Brighter days, featuring checks with a couple more zeros tacked on than he’s been accustomed to, are up ahead for John Duddy if he keeps on winning. ‘Course, those brighter days were supposed to have arrived, in the mind of those that have followed the pro career of the Derry Destroyer, who gloves up against Ohio journeyman Billy Lyell on Friday night in Newark, NJ, last year.
Duddy was in line for a St. Paddy’s day clash with then middleweight champion Jermain Taylor in 2008, but Kelly Pavlik knocked over that applecart in September 2007. So Team Duddy recast their sites, and targeted Pavlik. There was the matter of staying unbeaten, in order to best present the Irish banger to the masses who would be plunking down their spare cash for a PPV.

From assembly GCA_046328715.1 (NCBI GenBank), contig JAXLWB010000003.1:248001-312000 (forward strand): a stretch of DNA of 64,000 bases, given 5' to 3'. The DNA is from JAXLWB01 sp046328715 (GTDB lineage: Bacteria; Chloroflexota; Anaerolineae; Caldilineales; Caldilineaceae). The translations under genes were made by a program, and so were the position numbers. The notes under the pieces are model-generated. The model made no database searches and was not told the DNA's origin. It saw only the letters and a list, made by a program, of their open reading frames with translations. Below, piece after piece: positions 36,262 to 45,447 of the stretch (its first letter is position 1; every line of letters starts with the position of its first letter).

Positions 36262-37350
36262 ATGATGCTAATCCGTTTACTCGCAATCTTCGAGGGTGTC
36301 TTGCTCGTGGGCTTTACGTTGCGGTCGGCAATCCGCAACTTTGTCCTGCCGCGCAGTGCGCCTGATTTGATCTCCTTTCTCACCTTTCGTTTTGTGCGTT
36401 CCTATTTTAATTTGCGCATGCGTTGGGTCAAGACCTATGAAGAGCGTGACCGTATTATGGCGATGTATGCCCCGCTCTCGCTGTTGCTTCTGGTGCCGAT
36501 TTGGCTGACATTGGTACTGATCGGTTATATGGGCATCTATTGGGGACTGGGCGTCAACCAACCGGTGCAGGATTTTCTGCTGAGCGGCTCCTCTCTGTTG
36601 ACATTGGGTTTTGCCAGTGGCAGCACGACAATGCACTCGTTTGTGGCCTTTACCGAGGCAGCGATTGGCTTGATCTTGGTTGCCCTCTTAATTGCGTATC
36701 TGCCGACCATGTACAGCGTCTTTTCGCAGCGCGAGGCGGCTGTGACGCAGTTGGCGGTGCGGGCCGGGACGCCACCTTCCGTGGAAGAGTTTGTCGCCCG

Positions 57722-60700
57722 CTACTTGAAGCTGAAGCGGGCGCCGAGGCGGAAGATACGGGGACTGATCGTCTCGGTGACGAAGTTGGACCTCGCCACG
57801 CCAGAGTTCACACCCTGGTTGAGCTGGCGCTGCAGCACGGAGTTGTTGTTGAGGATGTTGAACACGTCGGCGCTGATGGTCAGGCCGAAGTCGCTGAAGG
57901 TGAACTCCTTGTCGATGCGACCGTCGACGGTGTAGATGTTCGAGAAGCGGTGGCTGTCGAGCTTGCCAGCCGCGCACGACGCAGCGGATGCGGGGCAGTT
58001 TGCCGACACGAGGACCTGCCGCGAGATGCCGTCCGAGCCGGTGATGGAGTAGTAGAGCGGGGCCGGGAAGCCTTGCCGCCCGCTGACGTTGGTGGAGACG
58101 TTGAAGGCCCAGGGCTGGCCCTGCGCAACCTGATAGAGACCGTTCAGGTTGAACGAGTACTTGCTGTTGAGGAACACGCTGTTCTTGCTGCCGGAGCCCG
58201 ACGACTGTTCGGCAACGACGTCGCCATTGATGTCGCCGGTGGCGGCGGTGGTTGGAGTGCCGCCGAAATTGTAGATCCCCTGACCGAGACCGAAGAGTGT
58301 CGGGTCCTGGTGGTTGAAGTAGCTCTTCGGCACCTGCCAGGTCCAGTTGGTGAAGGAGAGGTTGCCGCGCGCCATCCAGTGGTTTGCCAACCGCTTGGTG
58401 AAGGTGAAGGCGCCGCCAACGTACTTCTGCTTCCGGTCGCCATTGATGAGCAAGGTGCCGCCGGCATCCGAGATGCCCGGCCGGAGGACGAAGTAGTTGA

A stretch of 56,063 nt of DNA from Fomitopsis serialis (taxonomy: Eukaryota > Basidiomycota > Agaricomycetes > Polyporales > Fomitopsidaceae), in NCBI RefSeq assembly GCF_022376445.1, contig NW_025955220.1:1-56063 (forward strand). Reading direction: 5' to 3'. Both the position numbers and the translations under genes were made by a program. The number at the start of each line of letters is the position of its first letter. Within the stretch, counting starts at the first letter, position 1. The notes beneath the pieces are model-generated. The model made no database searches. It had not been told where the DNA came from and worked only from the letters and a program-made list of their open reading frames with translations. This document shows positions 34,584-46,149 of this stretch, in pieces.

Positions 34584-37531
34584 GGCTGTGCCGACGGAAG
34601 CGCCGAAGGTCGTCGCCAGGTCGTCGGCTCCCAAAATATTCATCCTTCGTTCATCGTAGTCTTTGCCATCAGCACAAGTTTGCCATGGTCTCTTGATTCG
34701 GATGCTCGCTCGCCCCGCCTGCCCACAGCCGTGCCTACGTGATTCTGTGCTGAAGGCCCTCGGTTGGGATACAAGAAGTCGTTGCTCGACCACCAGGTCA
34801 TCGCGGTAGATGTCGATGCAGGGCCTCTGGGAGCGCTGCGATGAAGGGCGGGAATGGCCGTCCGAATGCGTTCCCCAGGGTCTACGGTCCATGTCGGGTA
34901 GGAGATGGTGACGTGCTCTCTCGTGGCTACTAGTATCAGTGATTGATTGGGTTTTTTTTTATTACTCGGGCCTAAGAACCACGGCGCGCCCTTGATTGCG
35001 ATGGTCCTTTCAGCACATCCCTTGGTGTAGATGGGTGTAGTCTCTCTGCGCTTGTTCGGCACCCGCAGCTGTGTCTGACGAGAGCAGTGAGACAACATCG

But Duddy needed to keep rust at bay, so he took a ‘stay busy’ bout in February 2008, on the Wladimir Klitschko-Sultan Ibragimov undercard. He was to take on Walid Smichet, seemingly a perfect foil for the occasion. The Tunisian—that in itself was part of the seemingly sweet script, who after all can name half a handful of fearsome Tunisian sweet scientists?---came in with a 17-2-3 mark, so his record was credible. His ability to render a foe unconscious, the chief worry to Team Duddy as they looked ahead to their big shot opportunity, that retirement account- stuffing megafight, was something close to nil. But Smichet rose to the occasion, and fought like something other than the so-so journeyman he was supposed to be. Or maybe Duddy fought more like the so-so journeyman his backers insisted he was not…Regardless, Duddy and Smichet were back and forth, and if one came in out of the cold, and were asked to assess their tussle, and point to the most promising pugilist, the one deserved of a title shot, one would be left scratching their head, reaching into one’s pocket, and pulling out a coin to flip.